The slumping economy has broken Google’s streak: The Internet search giant said Thursday that it had its first decline in revenue compared with the previous quarter since it went public in 2004, as marketers reined in their online advertising budgets.
But Google is also showing signs that it has adapted quickly to the new economic reality. With its growth slowing sharply compared with a year ago, Google has imposed severe cost controls and slashed expenses. As a result, Google reported net income for the first quarter of $1.42 billion, an 8 percent jump from a year earlier and higher than analysts expected.
“The freewheeling, high-spending days are gone,” said Jeffrey Lindsay, an analyst with Sanford C. Bernstein & Company. “They’ve matured a lot and there is a good dose of rationality.”
The clearest sign of change may be that for the first time in its history, Google’s work force shrank. The company ended the quarter with 20,164 employees, down 58 workers from the end of the year. The decline may be modest, but it is a sharp contrast from just 18 months ago, when Google added more than 2,100 employees in a single quarter.
Google’s rate of growth has slowed in an equally stark fashion as a result of the recession and of Google’s own vast size. Revenue in the first quarter rose just 6 percent to $5.51 billion from $5.2 billion a year ago. First quarter growth was 42 percent in 2008 and 63 percent in 2007.
Despite the abrupt slowing of its growth, Google continued to outperform both its rivals and the overall market for online advertising, which has declined in recent months.
“No company is recessionproof,” Eric E. Schmidt, Google’s chief executive, said in a conference call with investors. “Google is absolutely feeling the impact. Users are still searching, but they are buying less.”
But Mr. Schmidt said: “Despite the tough economic climate, we think Google had a good quarter.”
Whether Google sees any signs of a recovery in the mountains of data it collects from users, Mr. Schmidt would not say. “If you look at the economic situation, we are still basically in uncharted territory,” he said.
Google also said that Omid Kordestani, the company’s first salesman and its top sales executive, would take a new role as senior adviser to Mr. Schmidt and co-founders Larry Page and Sergey Brin. Mr. Kordestani, who had been in his job for 10 years, will be succeeded by Nikesh Arora, currently the company’s president of international operations.
Mr. Kordestani’s move is the third shake-up in Google’s sales operations in just one month. It follows the departures of two Mr. Kordestani’s deputies, Tim Armstrong, who ran sales for the Americas, and Sukhinder Singh Cassidy, who was in charge of the Latin America and Asia-Pacific regions.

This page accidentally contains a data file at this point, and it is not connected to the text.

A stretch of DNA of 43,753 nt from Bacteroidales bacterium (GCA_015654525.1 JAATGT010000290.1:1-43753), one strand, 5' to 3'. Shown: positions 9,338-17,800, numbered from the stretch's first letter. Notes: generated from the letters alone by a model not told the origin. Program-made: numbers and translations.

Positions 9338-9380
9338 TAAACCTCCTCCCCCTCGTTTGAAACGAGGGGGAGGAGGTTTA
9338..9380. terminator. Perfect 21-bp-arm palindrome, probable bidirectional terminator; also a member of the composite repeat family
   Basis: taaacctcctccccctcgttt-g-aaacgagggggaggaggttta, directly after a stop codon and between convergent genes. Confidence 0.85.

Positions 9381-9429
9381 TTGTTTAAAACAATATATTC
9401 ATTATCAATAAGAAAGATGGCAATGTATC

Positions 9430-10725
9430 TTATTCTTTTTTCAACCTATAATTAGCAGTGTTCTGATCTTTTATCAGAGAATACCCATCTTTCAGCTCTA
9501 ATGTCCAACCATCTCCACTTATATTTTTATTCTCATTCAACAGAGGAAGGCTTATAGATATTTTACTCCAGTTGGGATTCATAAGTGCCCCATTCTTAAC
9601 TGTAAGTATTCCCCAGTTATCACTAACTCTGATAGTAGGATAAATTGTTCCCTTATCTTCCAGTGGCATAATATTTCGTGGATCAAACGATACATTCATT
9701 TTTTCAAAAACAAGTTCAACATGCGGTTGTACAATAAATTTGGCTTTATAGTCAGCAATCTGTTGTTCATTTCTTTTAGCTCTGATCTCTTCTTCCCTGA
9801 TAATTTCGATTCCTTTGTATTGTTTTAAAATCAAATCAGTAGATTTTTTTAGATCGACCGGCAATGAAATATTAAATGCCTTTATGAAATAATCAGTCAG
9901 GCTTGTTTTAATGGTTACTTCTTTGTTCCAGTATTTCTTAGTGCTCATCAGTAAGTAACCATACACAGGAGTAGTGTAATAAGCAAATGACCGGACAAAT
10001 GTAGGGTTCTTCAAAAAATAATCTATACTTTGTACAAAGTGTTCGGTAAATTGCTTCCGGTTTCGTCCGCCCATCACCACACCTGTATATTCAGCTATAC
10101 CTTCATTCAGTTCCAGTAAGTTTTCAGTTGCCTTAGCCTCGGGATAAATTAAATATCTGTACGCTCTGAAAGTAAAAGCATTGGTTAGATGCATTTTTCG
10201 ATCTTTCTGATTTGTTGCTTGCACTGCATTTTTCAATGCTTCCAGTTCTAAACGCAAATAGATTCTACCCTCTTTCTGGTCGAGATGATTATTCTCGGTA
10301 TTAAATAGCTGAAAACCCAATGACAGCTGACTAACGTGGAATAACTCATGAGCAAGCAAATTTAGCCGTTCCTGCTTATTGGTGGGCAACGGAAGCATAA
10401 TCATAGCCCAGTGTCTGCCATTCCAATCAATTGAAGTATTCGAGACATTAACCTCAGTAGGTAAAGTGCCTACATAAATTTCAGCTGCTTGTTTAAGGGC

Google said net income in the first three months of the year was $1.42 billion, or $4.49 a share, up from $1.31 billion, or $4.12 a share, a year earlier. Adjusted earnings, which exclude the cost of stock options and other items, were $5.16 a share, far higher than the $4.93 a share that analysts expected.
Google’s net revenue, which excludes commissions paid to advertising partners, was $4.07 billion, a 10 percent increase from $3.7 billion a year earlier, and in line with analysts expectations.
“Clearly the upside came from severe cost controls,” said Christa Quarles, an analyst with Thomas Weisel Partners. Ms. Quarles said that capital expenditures, which include spending on data centers, have plummeted to $263 million, from $846 million in the first quarter of 2008. “They’ve been doing a lot of data center efficiency and consolidation,” Ms. Quarles said.
Google’s chief financial officer, Patrick Pichette, warned that those declines could be temporary and said that Google would continue to invest significantly in areas that it considered vital to its business. He said, for instance, that Google has bought a site to build a data center in Finland, but that construction was stalled because of the severe winters there, suggesting that capital expenditures could climb later this year.
Responding to questions from analysts about rumors that Google has had conversations about a possible partnership with Twitter, Mr. Schmidt said he saw interesting advertising opportunities not just in Twitter but also in other real-time communications services. Asked in an interview whether he would like to see Google help sell ads on some of those services, Mr. Schmidt said: “Absolutely.”